Introduction: Transnational Italian Poetry
Alessandro Canzian, Simona Wright
Literature, and poetry in particular, has always been a tool to understand culture. Sometimes it has even gone beyond and helped cultures to expand and develop. Poets understand that language, essential to human survival, has its own limits, but they also see these limits as an incentive to produce new expressive forms, other languages that transcend the old one to understand and tell what is not yet immediately comprehensible or immediately utterable. This awareness, coupled with the desire to trespass the limits of one’s language, have produced what we today call literature.
Language, intended as an instrument that offers the word countless opportunities, requires nevertheless a corollary of skills. Using it in a poetic way requires a certain familiarity with literature, or rather with literatures, with the oral and written traditions that preceded it, formed it, and complicated it. Language is therefore bound by the vast experience of the past. Italian, a language with a time-honored literary tradition, offers an exceptionally interesting case. On the one side, it boasts the legacy of its noble past, and contemporary poets frequently return to the classics to draw inspiration and new meaning. On the other, that same legacy becomes a burden that crushes the emerging voice under the immense weight of its greatness. This contradiction has produced different reactions, driving poets to experimentations that were considered at times reactionary or decadent by later authors, but which nonetheless have impacted the literary movements of twentieth-century Italian letters.
In the second part of the twentieth century, after the tragic experiences of fascism and WWII, the economic boom, the years of terrorism, the hedonism of the eighties, and the economic and political crises Italians experienced in the new millennium have exacerbated what Pier Paolo Pasolini defined as Italy’s “anthropological mutation.” The value he found in cultural and linguistic authenticity had been rejected while consumerism had deprived the new generations of the utopian dynamism that usually characterizes them. The great dreams that animated political and social movements in the sixties and seventies was extinguished, yielding a widespread sense of disenchantment and frustration. From the nineties, the ethical drift caused the rejection of every sense of civic responsibility while politics was bent to serve exclusively individual interests and personal agendas. Italy’s cultural and social crisis was central to the poetry of the period and testified inexorable ruin often more effectively than narrative production ever could.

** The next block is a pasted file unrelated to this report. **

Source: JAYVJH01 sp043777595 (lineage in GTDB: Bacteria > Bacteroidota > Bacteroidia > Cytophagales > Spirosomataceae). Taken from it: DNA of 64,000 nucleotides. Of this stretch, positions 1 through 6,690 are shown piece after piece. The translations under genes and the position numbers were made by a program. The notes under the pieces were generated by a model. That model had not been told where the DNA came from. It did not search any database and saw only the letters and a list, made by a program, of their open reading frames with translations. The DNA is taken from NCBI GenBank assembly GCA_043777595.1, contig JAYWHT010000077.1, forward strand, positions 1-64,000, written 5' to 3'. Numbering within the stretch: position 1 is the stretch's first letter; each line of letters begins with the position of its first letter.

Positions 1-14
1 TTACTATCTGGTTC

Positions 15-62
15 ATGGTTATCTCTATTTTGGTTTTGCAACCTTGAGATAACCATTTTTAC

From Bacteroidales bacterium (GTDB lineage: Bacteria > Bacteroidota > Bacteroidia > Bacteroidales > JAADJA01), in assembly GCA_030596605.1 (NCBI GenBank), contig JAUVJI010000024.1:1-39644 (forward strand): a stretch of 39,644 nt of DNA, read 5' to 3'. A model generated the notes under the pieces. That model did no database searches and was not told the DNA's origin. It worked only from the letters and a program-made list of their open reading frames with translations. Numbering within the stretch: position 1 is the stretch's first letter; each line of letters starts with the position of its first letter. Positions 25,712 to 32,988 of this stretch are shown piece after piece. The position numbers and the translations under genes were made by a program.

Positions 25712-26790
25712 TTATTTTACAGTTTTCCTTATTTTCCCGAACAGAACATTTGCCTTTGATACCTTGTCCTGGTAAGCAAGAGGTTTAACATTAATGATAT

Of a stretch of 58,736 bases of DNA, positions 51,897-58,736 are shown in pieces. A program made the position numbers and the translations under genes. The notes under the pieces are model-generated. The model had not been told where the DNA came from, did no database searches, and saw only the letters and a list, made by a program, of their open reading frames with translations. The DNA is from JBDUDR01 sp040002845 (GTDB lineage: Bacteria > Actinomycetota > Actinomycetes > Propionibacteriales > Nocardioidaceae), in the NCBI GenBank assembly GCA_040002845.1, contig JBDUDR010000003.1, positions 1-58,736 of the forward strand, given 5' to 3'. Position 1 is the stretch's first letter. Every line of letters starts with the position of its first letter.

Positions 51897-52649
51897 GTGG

The editors of this volume are aware of the experimental and provisional critical approach utilized in this project, but wanted nevertheless to start a conversation on the possibilities offered by the complexities of our reality as they are witnessed, recorded, and experienced by Italian and Italophone poets today. We hope to have started a productive conversation that may help Italian and Italophone authors to develop their poetic expression further and we invite critics to articulate their own perspectives on this emerging phenomenon. Globalization informs our lives, often in a negative way. We hope that this exploratory volume inaugurates a debate on the expressive possibilities of the countless transnational encounters in which we dwell every day, at both the linguistic and the cultural level. Most of all, we hope that the rich complexity of these encounters can be translated in new and original poetic forms.
Introduction: Transnational Italian Poetry
ALESSANDRO CANZIAN AND SIMONA WRIGHT
Translingual Peripheries: Ilaria Boffa’s Practice of Everyday Poetry
A Strange Geometry
VICTOR XAVIER ZAROUR ZARZAR
The Depths of Love and Sorrow in Allison Grimaldi Donahue’s Poetry
ALLISON GRIMALDI DONAHUE
Visiting a Strangely Familiar Country: Writing in Another Language
Magarian’s Poetic Beasts
Innovation and Invention in “Kidhood”: When a Poet Writes in a Different Language
Brenda Porster: The Body as Home, the Home as World
The Immense Structure of Happiness: Rachel Slade and the Metamorphical Poetry of Apocryphal House